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temperance reversed.

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When Shinji was very young, he was sent away.

Returned to his family’s home country of Russia to attend a famous preparatory school. He was told it would only be for a year and they would be in touch, but come the winter holidays Shinji found that there was no plane ticket; no arrangements made to visit his family back home. When the following school year approached, again, no plane ticket. Rather, his tuition had been paid in full until graduation.


He never received a letter from his father; never received a phone call. He couldn’t help but wonder if this was what he had planned since the day he had been taken to the airport. In retrospect, there had always been a bitterness to him, and Shinji would never be able to forget the way he always looked upon him with scorn. Shinji was six years old.


Now in his early twenties, he has studied and traveled all over Asia and Europe, getting restless if he stays in one place for too long. Always more focused on where he’ll go next, forming relationships isn’t something he’s come to be good at. Truly, he only really knows how to be fake: how to say exactly what someone wants to hear; how to act to keep people from maintaining further interest in him. He doesn’t understand how to form a true bond with anyone and the prospect of being open or any sort of vulnerable left him in a state of visceral discomfort.


He has never experienced any sort of love, and while he has lived a great deal of loneliness, he’s never known what to do about it. Trying to get along with classmates and co-eds feels empty and meaningless. Being sent away from his family so young has left him permanently without a sense of belonging. No one wanted him, so what’s the point in trying so hard?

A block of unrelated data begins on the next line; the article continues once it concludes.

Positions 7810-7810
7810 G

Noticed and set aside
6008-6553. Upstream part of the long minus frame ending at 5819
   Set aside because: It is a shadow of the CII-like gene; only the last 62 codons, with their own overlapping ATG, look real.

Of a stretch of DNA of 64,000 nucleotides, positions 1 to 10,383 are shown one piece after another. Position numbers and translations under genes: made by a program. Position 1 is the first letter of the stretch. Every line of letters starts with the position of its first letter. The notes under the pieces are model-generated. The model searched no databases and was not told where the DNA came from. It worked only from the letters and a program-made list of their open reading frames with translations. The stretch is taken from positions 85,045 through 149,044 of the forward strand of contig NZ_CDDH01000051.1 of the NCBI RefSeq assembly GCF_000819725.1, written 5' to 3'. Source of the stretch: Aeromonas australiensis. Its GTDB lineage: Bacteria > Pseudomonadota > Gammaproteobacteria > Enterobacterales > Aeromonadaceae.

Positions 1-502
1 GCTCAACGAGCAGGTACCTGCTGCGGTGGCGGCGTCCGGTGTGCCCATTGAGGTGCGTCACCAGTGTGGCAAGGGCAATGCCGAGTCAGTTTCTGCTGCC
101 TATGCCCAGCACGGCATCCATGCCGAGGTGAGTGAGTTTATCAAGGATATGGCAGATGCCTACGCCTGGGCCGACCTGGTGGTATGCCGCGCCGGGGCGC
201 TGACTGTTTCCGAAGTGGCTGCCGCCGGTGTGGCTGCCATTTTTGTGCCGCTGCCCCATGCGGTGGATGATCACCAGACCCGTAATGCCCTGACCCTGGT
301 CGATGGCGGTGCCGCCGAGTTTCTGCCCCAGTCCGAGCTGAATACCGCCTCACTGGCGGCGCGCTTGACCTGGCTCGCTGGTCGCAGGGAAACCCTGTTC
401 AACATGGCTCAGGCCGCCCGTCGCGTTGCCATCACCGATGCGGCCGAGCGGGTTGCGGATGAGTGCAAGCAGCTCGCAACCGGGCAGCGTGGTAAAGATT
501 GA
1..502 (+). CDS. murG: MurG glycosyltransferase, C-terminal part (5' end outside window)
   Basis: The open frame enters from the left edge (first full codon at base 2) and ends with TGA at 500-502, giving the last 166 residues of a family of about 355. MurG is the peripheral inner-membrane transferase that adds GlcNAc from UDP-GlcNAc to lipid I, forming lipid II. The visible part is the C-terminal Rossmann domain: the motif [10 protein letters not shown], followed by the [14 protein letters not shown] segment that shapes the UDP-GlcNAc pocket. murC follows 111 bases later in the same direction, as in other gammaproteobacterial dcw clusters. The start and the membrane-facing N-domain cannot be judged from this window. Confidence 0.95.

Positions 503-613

As he gets older and the days feel longer, the nights press down hard onto his neck and chest relentlessly, keeping him flat on his back and enveloped in his own loneliness. His energy crumbles into a dry dust that’s easily scattered and lost completely. His only reprieve comes from the furthest corner of his subconscious, where he sits across from a boy and they carry on as if they’re old friends.

These dreams have come to him for a couple of years now, where he can spend time with this person he’s never met and soak up the warmth of his smile. Shinji doesn’t know his name and he thinks he may be going crazy, but meeting this boy in his dreams (recurring but with continuity) has eventually become the only thing he has to look forward to.

He can make it through the day if it means he can visit with that boy in his dreams again.


This subconscious relationship grows and Shinji can’t help but spend time in the library pouring over psychology books to see what part of his brain has caused this kind of mess to take hold of him. Though he isn’t so sure he wants to cure it. The pain he feels when awake has become excruciating, but he can’t imagine not being able to see him. Maybe he’s obsessed. Maybe he’s too far gone.

His name is Shirou.

Shinji remembered to ask him, finally. They had a picnic and watched the flowers. Shirou is good at cooking, so he made lunch and Shinji found the best place for them to sit.


Just the two of them alone in this space. A blanket and flower petals and the feeling of desperately clinging to something.


Shirou had to leave. He usually leaves first, for whatever reason. Sometimes they barely get to say hello and Shinji watches as Shirou gets pulled away from him. It’s heartbreaking, but he knows it isn’t his fault.


Shinji has been skipping his classes. He can’t seem to get out of bed. It’s the only place he really ever feels like being, since it’s the gateway to Shirou. He’s long since passed the days of feeling insecure over having a crush on a guy who lives in his head — rather, he craves their interaction. He closes his eyes and plays over the times they’ve met before and he can’t help but curiously wonder what they’ll get to do next.